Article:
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Re: My point is a point is a point

From: Matthew Brealey <webmaster@richinstyle.com>
Date: Tue, 01 Aug 2000 12:34:03 +0100
Message-ID: <3986B5AB.3214@richinstyle.com>
To: Sho Kuwamoto <sho@macromedia.com>
CC: www-style@w3.org
Sho Kuwamoto wrote:
> 
> Which is why (for better or for worse) a point is defined in terms of visual
> angle in CSS. 

I think you're getting confused with pixels.

http://www.w3.org/TR/REC-CSS2/syndata.html#length-units

Relative units are: 

em: the 'font-size' of the relevant font 
ex: the 'x-height' of the relevant font 
px: pixels, relative to the viewing device [and there is a explanation
of how pixels should be rescaled]

--
Whereas:

Absolute length units are only useful when the physical properties of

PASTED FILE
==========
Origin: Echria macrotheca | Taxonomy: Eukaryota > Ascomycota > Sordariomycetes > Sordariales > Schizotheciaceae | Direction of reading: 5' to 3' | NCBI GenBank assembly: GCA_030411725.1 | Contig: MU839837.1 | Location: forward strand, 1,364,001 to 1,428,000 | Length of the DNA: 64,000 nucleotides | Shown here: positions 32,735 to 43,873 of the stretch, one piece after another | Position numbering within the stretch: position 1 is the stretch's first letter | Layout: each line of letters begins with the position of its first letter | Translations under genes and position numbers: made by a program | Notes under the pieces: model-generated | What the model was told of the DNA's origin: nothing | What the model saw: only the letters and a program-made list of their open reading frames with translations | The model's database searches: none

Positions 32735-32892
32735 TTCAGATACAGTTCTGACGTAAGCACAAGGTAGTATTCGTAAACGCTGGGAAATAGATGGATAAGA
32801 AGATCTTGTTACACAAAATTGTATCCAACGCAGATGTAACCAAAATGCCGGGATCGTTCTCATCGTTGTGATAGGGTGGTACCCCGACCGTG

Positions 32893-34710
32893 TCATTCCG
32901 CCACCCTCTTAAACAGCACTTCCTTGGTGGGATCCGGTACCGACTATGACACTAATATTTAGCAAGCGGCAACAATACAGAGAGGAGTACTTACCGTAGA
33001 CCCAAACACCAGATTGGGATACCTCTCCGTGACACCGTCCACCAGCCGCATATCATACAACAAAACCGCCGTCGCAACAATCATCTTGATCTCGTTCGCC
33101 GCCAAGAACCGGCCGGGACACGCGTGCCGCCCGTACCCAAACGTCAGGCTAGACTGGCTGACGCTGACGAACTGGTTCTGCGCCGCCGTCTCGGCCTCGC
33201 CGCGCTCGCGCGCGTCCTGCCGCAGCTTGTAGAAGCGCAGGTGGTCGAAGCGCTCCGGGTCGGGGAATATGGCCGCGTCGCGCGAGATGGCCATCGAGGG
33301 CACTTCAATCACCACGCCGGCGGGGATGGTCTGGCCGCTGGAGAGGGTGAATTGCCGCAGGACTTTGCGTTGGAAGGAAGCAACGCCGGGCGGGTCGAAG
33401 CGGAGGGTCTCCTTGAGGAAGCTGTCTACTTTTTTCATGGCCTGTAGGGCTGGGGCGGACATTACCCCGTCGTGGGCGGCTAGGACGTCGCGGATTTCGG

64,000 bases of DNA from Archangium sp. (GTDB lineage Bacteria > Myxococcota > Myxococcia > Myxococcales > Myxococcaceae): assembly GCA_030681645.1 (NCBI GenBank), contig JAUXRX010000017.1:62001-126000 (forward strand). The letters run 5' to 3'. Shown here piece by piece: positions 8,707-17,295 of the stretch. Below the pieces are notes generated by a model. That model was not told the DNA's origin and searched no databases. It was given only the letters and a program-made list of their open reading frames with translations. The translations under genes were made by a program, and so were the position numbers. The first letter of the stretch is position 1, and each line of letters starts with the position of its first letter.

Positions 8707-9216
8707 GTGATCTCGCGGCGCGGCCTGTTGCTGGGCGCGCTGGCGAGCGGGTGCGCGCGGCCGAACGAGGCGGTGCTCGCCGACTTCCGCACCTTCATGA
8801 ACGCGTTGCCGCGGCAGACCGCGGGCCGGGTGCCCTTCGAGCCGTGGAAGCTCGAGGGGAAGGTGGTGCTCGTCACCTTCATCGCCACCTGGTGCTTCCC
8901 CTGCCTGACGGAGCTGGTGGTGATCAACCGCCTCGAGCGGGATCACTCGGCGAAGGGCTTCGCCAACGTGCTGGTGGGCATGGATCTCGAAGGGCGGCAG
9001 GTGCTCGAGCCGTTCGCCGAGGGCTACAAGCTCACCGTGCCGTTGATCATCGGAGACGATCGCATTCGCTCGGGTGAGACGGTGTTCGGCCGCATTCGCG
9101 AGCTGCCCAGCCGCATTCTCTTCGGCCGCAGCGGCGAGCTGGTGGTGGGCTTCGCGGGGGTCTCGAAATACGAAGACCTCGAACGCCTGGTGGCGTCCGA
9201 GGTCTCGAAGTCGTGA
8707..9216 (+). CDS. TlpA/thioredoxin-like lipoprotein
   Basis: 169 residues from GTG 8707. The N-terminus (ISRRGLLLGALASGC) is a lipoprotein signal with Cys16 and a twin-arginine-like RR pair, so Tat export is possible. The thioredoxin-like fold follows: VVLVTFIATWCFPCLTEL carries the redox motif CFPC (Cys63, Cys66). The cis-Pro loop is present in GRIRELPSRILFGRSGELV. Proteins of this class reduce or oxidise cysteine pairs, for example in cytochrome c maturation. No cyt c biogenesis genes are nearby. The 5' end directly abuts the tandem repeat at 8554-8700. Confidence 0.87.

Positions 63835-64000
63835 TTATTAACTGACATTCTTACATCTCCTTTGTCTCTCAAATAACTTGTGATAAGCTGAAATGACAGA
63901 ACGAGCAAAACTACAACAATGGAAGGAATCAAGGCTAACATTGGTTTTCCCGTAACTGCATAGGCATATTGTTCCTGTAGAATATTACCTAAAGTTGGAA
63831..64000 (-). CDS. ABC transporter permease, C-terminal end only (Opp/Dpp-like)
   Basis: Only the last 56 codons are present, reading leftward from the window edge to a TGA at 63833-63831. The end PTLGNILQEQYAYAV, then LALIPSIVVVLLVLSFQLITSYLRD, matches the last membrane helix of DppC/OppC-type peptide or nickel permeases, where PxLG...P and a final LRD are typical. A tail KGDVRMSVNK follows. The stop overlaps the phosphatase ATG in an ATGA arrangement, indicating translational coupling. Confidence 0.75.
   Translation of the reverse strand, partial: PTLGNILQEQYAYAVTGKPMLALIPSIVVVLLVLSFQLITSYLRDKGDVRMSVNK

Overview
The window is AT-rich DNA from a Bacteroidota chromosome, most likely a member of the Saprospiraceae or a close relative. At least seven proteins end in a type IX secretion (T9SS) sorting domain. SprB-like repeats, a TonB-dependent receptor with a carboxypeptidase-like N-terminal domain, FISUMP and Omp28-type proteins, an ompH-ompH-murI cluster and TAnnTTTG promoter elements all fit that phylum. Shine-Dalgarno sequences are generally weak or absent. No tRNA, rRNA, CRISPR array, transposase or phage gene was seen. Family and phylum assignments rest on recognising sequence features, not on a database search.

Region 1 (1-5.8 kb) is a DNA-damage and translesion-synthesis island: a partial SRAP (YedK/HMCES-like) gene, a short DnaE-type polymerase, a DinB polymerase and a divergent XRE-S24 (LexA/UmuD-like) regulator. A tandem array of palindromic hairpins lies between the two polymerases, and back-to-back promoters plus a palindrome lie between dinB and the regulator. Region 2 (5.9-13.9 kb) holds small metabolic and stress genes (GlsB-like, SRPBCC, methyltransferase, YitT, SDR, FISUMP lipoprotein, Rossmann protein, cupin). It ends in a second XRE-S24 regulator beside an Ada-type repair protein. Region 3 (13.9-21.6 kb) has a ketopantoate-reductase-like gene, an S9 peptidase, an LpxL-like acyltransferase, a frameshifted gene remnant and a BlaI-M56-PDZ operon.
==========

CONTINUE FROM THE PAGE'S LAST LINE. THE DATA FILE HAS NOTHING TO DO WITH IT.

the output medium are known. The absolute units are: 

in: inches -- 1 inch is equal to 2.54 centimeters. 
cm: centimeters 
mm: millimeters 
pt: points -- the points used by CSS2 are equal to 1/72th of an inch. 
pc: picas -- 1 pica is equal to 12 points. 

--

> Since football stadium signs are usually read from a large
> distance, a "point" according to this definition would be rather large.

No, a pixel at that definition would be large (or rather, a specified
number of pixels would result in a large font on that device).

Thus 72pt on our stadium sign would be 1-inch high, whereas 96px, which
is what most people actually mean when they specify 72pt, would be
rescaled (hopefully) so that it has the same apparent size as on the
original device (although I think there are other factors that will
affect font sizes on devices designed for viewing at long distances;
while the pixel rescaling rules are useful on devices that have a
viewing distance in the same range as a VDU, for such devices factors
such as the quality of the image will be important (I'm also not sure to
what extent the viewing distance is affected by the ability of the eye
to focus)).

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Received on Tuesday, 1 August 2000 07:34:43 GMT

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